Victoria Adukwei Bulley is a poet, writer, and artist. Her debut pamphlet, Girl B, was published by the African Poetry Book Fund in 2017. Shortly following the publication of her debut collection, Quiet (Faber & Faber, 2022), she sat down with our Reviews Editor Isabelle Baafi to talk about the complexities of language, and the act of creating spaces for re-imagining and reclaiming.

Isabelle Baafi: How did quiet emerge as a persistent theme?

Victoria Adukwei Bulley: I’d been thinking for a while about how poetry so often seems like a game of approximations, especially for those of us for whom the English language is a hostile tool to work with, given its history. I was interested in what we do to put words to our own uses, considering what is said as much as what isn’t. This was a key thread that formed the creative aspect of my PhD, and the foundation for what would become the collection. A while later, I was involved in a programme of events honouring Toni Morrison at the ICA. DJ Lynnée Denise was also part of the roster, and I was stunned by how she used a blend of music, film, image, and archival material – a practice that she brilliantly terms DJ Scholarship – in a talk about Morrison’s work. It was transformative just to witness. We spoke afterwards about Morrison’s oeuvre, about how assuredly resonant yet understated her writing is, and also about Saidiya Hartman, whom I’d interviewed a week before. I mentioned how both writers’ work held such powerful quietude at their core, which was when Lynnée asked if I’d read The Sovereignty of Quiet: Beyond Resistance in Black Culture, by Kevin Quashie. And what a gift that was, because that text – once I got my hands on it – gave me a framework for what I’d written already, and for how I could push further, deeper, into thinking about the black interior; about the inner life as both an individual and communal source of liberation; about fugitivity and even surveillance. It was ironic because quiet is a word that has followed me for most of my life, usually as a synonym for introversion, but Quashie’s text assisted me in working with it as a poetics, a site of emanations that shape the entirety of our lived experiences.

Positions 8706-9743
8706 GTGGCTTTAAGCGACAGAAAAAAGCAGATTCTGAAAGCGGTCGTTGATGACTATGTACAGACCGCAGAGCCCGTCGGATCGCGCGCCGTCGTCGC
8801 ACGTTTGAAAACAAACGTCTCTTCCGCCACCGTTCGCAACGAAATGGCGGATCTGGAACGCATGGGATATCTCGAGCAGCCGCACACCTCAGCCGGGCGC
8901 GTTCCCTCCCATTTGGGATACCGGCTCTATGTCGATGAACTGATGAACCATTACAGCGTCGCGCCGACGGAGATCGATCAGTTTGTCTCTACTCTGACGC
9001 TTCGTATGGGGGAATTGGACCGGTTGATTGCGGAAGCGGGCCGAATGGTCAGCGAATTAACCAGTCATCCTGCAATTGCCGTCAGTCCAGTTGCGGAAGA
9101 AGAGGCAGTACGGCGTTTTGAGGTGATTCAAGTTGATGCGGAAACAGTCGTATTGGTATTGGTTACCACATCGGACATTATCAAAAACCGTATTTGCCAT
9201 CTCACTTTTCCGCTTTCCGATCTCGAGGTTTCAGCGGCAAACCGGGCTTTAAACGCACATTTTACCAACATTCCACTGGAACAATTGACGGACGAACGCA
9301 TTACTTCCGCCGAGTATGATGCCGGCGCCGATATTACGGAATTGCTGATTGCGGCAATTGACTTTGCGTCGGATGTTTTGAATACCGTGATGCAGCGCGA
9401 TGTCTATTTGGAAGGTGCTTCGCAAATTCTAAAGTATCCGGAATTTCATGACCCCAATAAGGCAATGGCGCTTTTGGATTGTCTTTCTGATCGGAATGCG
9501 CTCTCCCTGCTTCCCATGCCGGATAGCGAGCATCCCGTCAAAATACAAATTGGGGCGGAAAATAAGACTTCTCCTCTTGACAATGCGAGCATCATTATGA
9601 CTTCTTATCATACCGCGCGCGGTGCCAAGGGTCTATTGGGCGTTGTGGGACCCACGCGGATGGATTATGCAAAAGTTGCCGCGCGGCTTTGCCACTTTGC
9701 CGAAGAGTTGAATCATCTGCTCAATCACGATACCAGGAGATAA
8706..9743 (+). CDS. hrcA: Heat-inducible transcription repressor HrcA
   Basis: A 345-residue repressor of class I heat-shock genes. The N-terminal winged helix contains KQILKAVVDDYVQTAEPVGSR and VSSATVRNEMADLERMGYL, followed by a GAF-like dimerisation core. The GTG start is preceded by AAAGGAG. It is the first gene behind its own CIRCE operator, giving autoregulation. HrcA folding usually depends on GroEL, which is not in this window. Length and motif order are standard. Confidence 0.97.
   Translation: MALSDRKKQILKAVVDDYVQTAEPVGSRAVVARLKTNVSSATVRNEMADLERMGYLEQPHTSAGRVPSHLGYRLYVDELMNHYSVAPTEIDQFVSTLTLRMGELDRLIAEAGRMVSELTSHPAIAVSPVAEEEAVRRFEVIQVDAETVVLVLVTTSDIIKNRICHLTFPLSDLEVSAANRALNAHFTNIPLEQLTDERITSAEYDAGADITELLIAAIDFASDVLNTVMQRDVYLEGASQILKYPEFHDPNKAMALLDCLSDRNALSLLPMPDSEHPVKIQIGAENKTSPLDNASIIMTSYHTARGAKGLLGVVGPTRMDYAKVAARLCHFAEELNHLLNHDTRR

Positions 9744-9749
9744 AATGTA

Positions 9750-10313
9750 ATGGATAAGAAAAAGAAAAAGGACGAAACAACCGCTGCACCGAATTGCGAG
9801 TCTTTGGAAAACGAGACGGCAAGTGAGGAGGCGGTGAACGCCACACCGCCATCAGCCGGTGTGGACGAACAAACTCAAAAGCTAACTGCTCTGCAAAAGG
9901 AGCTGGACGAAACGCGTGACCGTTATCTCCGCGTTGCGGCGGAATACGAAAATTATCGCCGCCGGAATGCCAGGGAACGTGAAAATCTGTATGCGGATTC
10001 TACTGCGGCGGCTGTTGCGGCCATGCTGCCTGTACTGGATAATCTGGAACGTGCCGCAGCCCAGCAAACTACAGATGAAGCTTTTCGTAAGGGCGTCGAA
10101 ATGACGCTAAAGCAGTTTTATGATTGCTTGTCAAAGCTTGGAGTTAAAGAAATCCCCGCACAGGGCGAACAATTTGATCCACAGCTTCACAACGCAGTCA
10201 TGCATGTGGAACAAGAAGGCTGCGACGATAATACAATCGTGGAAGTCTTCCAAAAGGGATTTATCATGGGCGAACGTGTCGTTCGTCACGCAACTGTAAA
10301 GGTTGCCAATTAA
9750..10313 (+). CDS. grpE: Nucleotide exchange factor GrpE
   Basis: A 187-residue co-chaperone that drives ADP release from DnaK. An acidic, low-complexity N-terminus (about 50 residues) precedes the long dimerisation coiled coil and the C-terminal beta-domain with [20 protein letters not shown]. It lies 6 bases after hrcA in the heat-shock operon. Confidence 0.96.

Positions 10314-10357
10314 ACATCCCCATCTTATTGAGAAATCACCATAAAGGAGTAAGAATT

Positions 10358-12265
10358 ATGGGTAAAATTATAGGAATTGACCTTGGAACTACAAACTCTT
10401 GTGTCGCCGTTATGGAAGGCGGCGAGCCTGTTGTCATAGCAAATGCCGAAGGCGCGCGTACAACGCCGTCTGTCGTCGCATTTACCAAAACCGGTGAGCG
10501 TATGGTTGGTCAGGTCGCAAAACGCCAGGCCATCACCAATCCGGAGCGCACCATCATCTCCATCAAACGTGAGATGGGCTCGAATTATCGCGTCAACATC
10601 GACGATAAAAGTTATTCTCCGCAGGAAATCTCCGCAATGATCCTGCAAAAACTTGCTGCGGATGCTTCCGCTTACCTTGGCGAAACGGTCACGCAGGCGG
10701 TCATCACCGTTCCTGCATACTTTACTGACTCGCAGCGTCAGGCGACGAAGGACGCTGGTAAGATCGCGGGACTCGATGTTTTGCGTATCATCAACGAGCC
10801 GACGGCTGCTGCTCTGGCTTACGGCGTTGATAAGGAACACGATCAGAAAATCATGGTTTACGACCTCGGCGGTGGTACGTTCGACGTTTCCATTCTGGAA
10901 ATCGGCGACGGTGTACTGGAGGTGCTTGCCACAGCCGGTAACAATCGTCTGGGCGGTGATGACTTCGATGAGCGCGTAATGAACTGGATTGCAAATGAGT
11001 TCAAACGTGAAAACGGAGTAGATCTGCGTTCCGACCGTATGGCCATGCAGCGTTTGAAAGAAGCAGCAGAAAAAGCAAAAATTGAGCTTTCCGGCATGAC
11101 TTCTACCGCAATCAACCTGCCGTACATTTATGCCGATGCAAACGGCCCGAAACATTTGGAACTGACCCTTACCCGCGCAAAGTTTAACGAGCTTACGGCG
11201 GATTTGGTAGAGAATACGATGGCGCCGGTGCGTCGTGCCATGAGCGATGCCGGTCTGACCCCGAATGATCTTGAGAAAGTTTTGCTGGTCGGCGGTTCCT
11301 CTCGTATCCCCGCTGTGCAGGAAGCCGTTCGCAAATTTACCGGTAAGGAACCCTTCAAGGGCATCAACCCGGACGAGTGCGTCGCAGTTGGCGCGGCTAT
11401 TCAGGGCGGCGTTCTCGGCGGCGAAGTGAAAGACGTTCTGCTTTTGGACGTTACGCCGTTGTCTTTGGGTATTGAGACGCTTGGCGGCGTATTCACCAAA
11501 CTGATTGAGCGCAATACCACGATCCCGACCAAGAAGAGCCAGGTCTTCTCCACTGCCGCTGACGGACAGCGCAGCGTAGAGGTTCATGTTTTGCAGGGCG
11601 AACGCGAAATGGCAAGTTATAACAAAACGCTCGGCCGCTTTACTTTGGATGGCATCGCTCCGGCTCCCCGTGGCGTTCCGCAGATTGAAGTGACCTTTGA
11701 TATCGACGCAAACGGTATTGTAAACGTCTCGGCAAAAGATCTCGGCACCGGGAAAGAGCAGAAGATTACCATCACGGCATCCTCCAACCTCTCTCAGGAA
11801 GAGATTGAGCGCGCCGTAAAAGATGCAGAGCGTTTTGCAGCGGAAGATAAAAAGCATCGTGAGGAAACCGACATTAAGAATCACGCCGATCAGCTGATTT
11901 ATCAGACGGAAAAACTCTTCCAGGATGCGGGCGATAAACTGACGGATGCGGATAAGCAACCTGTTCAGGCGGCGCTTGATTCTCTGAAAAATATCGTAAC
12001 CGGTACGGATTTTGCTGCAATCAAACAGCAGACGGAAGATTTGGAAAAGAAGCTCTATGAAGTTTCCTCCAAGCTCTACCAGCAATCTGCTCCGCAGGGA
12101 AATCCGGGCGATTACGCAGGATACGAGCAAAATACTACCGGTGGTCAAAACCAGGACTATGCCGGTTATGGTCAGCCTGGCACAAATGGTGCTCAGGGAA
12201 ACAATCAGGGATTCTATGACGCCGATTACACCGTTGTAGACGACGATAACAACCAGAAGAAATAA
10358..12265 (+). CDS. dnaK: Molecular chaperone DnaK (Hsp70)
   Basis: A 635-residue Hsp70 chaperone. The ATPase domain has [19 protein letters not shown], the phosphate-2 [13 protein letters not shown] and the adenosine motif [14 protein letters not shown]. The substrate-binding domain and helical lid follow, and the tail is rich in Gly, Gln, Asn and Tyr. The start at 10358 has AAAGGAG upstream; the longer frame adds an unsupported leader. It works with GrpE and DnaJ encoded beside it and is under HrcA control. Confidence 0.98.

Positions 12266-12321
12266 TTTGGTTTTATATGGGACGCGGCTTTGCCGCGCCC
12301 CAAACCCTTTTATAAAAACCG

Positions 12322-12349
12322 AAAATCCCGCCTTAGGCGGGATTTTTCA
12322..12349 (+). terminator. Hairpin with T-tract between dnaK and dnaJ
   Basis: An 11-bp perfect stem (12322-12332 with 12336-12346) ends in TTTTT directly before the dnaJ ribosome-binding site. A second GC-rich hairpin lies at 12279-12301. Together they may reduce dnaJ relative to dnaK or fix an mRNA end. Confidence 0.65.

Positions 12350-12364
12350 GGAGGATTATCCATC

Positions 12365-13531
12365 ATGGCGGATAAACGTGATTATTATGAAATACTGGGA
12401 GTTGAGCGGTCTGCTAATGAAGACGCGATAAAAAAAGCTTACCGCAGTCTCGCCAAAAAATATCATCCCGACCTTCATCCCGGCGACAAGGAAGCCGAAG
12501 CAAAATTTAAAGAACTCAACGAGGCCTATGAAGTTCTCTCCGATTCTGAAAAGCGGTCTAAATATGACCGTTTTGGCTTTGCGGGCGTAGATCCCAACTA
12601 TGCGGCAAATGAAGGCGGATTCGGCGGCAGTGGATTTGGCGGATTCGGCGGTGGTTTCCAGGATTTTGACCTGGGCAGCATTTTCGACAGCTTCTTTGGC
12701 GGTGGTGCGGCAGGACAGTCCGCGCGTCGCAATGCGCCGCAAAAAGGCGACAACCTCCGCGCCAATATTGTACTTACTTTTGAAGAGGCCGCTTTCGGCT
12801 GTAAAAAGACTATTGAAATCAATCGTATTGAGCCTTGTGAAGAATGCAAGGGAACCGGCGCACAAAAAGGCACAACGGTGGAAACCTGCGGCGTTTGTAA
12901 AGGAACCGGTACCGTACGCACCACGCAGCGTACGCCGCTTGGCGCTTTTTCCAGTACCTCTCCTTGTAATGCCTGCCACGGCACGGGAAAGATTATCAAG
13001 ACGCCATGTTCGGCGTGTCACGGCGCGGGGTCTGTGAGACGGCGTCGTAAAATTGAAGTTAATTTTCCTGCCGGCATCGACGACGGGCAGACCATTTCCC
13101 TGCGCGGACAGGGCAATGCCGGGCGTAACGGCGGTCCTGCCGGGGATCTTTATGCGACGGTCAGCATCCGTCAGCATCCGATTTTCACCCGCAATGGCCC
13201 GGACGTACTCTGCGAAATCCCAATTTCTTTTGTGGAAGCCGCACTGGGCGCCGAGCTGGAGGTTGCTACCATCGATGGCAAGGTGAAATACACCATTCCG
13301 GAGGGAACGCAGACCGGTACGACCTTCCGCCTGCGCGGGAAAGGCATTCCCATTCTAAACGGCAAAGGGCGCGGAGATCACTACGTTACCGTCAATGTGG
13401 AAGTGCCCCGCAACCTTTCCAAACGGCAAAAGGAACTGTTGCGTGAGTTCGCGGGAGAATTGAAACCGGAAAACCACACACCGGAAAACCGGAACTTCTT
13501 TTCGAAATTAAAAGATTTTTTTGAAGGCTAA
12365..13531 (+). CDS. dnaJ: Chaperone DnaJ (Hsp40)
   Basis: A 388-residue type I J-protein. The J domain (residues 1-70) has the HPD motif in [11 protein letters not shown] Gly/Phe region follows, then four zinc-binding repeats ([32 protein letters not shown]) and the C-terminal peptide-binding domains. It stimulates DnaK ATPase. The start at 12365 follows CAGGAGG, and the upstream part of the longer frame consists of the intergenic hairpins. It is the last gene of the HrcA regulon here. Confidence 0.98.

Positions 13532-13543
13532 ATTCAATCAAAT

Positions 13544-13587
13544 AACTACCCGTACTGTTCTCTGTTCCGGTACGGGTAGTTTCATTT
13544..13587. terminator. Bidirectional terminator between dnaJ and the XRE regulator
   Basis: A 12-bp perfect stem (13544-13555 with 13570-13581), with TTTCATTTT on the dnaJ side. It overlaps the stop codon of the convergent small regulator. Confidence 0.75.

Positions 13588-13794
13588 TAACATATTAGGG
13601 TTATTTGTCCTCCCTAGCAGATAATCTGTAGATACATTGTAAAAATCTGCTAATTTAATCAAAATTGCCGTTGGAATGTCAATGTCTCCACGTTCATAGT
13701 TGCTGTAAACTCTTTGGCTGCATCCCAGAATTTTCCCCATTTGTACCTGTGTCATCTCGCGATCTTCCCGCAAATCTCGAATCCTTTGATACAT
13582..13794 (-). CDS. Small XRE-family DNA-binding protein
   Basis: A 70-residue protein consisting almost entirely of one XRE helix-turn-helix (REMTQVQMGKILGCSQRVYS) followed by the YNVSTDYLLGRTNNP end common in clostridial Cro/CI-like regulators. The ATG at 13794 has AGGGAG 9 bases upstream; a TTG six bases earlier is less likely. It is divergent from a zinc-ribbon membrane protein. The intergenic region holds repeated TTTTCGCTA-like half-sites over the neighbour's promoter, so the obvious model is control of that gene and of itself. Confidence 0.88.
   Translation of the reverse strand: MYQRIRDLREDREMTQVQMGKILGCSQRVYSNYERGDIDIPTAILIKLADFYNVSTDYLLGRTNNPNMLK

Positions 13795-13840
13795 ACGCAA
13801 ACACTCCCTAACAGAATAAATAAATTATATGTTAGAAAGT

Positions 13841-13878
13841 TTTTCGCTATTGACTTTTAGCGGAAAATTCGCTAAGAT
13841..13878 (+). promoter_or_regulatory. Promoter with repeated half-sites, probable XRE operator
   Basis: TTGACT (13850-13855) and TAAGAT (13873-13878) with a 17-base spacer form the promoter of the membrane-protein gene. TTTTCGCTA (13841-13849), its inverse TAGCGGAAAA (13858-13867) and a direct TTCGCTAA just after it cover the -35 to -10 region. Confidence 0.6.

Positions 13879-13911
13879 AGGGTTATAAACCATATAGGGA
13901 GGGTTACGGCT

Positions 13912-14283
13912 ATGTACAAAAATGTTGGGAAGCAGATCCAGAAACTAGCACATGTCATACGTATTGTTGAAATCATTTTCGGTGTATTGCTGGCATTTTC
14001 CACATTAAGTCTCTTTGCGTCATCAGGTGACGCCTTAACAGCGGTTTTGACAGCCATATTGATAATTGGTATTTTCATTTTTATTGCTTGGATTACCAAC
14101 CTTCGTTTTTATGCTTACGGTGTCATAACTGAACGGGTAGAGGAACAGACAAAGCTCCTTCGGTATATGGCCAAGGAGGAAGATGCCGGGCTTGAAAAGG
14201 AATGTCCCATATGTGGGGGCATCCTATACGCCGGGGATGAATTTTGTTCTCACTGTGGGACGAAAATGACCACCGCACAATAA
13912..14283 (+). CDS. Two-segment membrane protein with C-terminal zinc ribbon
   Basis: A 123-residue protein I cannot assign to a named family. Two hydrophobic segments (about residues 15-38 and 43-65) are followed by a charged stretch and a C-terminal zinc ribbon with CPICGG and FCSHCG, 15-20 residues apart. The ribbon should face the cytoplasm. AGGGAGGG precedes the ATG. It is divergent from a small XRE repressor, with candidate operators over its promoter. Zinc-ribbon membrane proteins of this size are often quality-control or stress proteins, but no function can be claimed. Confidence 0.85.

IB: The collection reclaims and redefines both quiet and noise, with ‘white noise’ being the inescapable cacophony of white supremacy’s ideologies and functions, and ‘black noise’ being the absence and antithesis of white noise – a specific type of quiet which is a bulwark against psychic assault. Throughout the collection, quiet/ black noise manifests as declaration, refuge, protest, discovery, and much more. Where do you find black noise in your life?

VAB: Funnily enough, I actually did consider naming the book Quiet/Black Noise, exactly as you’ve put it here. I liked the doubleness of that as a title. The reason why I didn’t call it that was because I felt that Quiet, for all its perceived simplicity and plainness, was way more subversive given the scope of the book. It is quiet, but also, it isn’t. It toys with the assumptions that are made about it. Arriving at the meaning of ‘black noise’ was incredibly helpful for me because, while by definition it suggests a kind of quiet that’s inflected by seemingly random, unscripted instances of sound, it also felt numinous and useful as a kind of praxis of black imagining and acting or non-acting. I mean this in the sense that it encompasses not only a kind of minimalism but also a kind of unwarranted liberation – a potential to break character, to lose composure (what is randomness if not something uncomposed?), to glitch, to go off-script so that a new plot might occur – and the belief that this can happen of its own accord, organically. In that apparent lack of sound there is, too, the subterranean, the underground, that ‘undercommons’ that Fred Moten and Stefano Harney write about.